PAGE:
Tumor Biology

, Volume 34, Issue 6, pp 3823–3830 | Cite as

Associations between vitamin D receptor polymorphisms and breast cancer risk

Research Article

Abstract

Many epidemiologic studies have investigated the association between vitamin D receptor (VDR) gene polymorphisms and breast cancer risk, but the results were inconsistent. We performed a meta-analysis of 31 studies on VDR polymorphisms, including FokI, BsmI, TaqI, and ApaI, and breast cancer risk published before May 2013. For FokI, the allele of f was found to be associated with increased risk of breast cancer compared with F (OR, 1.19; 95 % CI, 1.03–1.36). Patients with ff genotype were at significantly higher risk of breast cancer compared with those with FF genotype (OR, 1.95; 95 % CI, 1.66–2.29). In subgroup analysis by race, Fok1 polymorphism was significantly associated with breast cancer risk for Caucasian population (f vs. F: OR, 1.35; 95 % CI, 1.14–1.59; ff vs. FF: OR, 2.18; 95 % CI, 1.86–2.54; ff vs. FF + Ff: OR, 1.16; 95 % CI, 1.03–1.30). For ApaI, aa genotype was associated with increased breast cancer risk in Asian population based on four studies (aa vs. Aa + AA, OR, 1.49; 95 % CI, 1.12–1.98). No significant association was found between breast cancer risk and ApaI and TaqI polymorphism in different models and populations. Our updated meta-analysis showed that Fok1 polymorphism is associated with breast cancer risk both in general population and in Caucasian population. ApaI polymorphism might be associated with breast cancer risk in Asian population. Large well-designed epidemiological studies are necessary to clarify the risk identified in the current meta-analysis.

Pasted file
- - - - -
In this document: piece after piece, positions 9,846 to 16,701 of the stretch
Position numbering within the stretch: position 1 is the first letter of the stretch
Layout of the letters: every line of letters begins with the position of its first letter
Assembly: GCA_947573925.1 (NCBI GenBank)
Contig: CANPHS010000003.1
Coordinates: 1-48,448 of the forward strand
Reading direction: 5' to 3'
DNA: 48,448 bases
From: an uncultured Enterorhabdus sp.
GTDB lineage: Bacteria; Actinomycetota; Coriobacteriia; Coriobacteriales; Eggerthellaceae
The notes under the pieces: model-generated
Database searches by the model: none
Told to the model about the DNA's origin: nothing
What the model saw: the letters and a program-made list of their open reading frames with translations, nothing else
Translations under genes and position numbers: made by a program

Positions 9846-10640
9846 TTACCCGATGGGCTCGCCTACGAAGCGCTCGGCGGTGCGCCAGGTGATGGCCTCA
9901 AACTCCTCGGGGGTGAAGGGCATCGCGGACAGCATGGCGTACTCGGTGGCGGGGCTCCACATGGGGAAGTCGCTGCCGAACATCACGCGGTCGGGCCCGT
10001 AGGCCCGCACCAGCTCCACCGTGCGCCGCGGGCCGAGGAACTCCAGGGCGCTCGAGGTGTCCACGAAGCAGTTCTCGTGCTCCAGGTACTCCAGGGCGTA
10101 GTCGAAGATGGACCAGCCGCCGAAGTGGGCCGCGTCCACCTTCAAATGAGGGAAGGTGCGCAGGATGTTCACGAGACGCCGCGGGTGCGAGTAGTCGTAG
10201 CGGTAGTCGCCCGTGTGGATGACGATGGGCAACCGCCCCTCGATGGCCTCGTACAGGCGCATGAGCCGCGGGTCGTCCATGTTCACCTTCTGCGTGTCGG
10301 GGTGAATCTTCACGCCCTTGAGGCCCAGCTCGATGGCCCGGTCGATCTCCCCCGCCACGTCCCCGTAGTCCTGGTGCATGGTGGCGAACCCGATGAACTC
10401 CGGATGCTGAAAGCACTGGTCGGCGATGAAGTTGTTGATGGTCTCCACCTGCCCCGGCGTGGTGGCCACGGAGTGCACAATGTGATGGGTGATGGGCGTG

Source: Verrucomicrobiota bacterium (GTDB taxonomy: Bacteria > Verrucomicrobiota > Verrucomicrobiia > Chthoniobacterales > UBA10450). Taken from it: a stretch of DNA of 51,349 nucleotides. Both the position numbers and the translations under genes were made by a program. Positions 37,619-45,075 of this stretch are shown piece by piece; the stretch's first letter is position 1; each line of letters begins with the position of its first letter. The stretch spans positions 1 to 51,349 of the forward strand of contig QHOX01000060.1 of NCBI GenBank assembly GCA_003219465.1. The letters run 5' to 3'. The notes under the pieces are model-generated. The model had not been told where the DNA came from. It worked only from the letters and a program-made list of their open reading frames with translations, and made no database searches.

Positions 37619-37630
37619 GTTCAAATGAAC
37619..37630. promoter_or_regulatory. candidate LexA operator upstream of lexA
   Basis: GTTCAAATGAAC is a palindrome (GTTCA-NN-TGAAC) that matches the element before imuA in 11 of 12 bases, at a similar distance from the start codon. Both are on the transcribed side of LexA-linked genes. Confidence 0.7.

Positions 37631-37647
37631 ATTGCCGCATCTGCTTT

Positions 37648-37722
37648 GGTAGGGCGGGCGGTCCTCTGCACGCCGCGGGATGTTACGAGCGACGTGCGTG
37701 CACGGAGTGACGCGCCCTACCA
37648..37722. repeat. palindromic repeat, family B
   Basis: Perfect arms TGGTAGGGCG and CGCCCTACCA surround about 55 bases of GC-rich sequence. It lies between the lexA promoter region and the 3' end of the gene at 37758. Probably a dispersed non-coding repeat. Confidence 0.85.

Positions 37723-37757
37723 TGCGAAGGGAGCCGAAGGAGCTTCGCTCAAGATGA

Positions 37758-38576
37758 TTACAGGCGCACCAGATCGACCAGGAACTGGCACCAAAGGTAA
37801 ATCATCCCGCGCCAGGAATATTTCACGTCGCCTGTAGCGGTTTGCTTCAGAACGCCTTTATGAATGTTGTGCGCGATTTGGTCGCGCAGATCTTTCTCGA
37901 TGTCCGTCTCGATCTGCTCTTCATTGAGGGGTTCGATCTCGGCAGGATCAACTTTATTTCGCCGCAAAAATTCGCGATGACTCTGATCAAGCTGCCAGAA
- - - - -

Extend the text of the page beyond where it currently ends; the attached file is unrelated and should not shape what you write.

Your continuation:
Keywords

VDR Polymorphism Breast cancer Meta-analysis 

Notes

Acknowledgments

This research was supported by National Natural Science Foundation of China (81001172).

Conflicts of interest

None.

References

  1. 1.
    Bauer SR, Hankinson SE, Bertone-Johnson ER, Ding EL. Plasma vitamin D levels, menopause, and risk of breast cancer: dose–response meta-analysis of prospective studies. Med (Baltimore). 2013;92:123–31.CrossRefGoogle Scholar
  2. 2.
    Lopes N, Sousa B, Martins D, Gomes M, Vieira D, Veronese LA, et al. Alterations in vitamin D signaling and metabolic pathways in breast cancer progression: a study of VDR, cyp27b1, and cyp24a1 expression in benign and malignant breast lesions. BMC Cancer. 2010;10:483.PubMedCrossRefGoogle Scholar
  3. 3.
    Tang C, Chen N, Wu M, Yuan H, Du Y. Fok1 polymorphism of vitamin D receptor gene contributes to breast cancer susceptibility: a meta-analysis. Breast Cancer Res Treat. 2009;117:391–9.PubMedCrossRefGoogle Scholar
  4. 4.
    Raimondi S, Johansson H, Maisonneuve P, Gandini S. Review and meta-analysis on vitamin D receptor polymorphisms and cancer risk. Carcinogenesis. 2009;30:1170–80.PubMedCrossRefGoogle Scholar
  5. 5.
    Higgins JP, Thompson SG, Deeks JJ, Altman DG. Measuring inconsistency in meta-analyses. BMJ. 2003;327:557–60.PubMedCrossRefGoogle Scholar
  6. 6.
    Ruggiero M, Pacini S, Aterini S, Fallai C, Ruggiero C, Pacini P. Vitamin D receptor gene polymorphism is associated with metastatic breast cancer. Oncol Res. 1998;10:43–6.PubMedGoogle Scholar